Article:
The key issues
As more and more people gain access to Information and Communication Technologies (ICT) in all parts of the world, there are implications concerning the sale and sexual exploitation of children.
Popular ICTs such as mobile phones and the internet have become enablers and/or facilitators of sexual crimes against children, including the production and dissemination of child sexual abuse materials ; the facilitation of child prostitution , sexual exploitation, the transfer of organs, and illegal adoptions; the sale of children for forced labour4 ; and the solicitation of children for sexual purposes (“grooming”).
Although difficult to estimate with precision, the use of digital technology and the internet to perpetrate abuse against children has led to the proliferation in the number of images and web pages in circulation. In 2019, the We Protect Global Alliance reported that 18.4 million referrals of child sexual abuse material were made by US technology companies to the National Center for Missing and Exploited Children (NCMEC) in the previous year.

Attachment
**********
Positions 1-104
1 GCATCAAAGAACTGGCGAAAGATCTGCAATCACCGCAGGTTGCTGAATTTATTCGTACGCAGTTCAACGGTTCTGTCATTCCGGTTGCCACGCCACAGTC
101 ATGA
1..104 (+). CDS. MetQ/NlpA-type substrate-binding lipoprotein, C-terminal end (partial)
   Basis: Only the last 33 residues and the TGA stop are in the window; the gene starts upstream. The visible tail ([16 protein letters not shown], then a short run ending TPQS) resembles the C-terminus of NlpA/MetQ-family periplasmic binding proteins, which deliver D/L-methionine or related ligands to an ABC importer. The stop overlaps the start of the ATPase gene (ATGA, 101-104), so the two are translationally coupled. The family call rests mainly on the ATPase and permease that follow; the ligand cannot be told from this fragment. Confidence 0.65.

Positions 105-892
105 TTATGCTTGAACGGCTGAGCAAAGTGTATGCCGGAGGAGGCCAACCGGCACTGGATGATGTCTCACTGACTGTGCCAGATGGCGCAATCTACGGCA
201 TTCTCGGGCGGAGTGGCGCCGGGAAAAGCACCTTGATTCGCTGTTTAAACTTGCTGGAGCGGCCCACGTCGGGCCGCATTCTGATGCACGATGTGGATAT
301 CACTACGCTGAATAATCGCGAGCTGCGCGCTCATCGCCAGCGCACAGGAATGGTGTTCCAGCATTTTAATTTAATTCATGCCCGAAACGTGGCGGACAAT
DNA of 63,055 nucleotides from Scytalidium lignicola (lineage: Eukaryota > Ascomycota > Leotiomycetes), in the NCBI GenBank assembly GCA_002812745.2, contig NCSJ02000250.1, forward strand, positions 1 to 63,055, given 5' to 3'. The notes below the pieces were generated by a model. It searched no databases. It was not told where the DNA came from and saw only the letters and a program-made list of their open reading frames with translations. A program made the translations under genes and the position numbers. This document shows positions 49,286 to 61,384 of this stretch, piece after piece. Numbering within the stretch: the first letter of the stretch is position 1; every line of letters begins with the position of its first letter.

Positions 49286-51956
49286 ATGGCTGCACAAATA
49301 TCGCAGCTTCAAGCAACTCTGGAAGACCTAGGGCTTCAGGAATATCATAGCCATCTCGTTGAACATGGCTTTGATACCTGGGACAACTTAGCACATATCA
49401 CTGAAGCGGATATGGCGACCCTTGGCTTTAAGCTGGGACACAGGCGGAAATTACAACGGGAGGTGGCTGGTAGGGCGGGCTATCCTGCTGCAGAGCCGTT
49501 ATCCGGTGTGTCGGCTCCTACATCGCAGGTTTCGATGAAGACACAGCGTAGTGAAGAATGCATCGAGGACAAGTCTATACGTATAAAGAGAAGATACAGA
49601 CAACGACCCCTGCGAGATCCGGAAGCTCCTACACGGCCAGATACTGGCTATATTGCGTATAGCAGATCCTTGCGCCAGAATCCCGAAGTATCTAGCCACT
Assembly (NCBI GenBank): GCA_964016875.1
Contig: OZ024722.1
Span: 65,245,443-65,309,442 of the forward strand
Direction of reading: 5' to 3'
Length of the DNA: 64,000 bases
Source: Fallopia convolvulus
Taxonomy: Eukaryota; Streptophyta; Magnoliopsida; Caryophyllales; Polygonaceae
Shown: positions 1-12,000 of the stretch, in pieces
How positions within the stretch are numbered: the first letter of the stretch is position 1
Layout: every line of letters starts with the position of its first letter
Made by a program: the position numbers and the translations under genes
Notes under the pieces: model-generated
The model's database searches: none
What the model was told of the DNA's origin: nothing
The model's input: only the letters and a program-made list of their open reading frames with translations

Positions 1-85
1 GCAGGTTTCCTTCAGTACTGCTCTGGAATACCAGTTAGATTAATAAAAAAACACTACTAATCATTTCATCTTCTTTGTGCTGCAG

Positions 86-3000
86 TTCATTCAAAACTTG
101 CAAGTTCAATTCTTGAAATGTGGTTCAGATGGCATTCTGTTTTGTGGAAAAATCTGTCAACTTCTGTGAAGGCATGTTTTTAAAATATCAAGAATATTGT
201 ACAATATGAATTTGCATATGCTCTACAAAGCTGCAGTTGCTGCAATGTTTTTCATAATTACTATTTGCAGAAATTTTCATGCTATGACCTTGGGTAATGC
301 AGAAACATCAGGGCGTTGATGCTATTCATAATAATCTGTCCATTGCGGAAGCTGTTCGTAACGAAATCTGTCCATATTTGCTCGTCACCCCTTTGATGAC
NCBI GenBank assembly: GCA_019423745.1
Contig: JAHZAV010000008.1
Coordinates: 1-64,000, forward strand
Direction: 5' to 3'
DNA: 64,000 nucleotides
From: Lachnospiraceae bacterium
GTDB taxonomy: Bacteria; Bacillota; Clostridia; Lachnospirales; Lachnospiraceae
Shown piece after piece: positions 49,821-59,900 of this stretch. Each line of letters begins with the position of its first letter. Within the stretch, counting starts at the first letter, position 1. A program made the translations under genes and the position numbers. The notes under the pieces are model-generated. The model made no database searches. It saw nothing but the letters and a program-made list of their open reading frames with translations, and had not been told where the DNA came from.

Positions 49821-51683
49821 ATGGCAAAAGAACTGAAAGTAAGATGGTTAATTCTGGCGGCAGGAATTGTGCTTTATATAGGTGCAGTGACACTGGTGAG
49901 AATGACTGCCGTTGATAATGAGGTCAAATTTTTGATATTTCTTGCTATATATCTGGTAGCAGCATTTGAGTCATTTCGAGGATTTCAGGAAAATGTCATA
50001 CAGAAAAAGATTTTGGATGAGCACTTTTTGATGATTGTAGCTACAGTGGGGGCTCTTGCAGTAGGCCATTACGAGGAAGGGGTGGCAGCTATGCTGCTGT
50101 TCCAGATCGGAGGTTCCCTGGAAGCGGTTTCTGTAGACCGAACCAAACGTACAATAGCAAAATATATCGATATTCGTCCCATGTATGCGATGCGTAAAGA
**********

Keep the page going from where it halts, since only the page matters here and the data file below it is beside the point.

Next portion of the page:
Also in 2019, EUROPOL reported that over 46 million unique images or videos related to child sexual abuse existed in its repository.
Given the clandestine nature of the problem, it is likely that these figures do not capture the full extent of the problem. Not only is the dissemination of digitalized images difficult to track, many children may choose not to report sexual abuse due to fear of social stigma, exclusion and alienation from the community. At points, children may even be unaware of the fact that they may have been exploited or abused.
Many forms of the sale and sexual exploitation of children have been made easier by the global spread of technology. In part, this is due to a rise in websites that facilitate the sale and sexual exploitation of children, increasing the scale of the problem and easing accessibility for perpetrators. Moreover, technological advancements have allowed new forms of abuse to emerge. One particularly insidious form of ICT-enabled child sexual exploitation constitutes the live streaming of sexual abuse, providing pay-per-view interactive content for perpetrators, moving the issue beyond national borders and scaling up the potential for abuse. Live streaming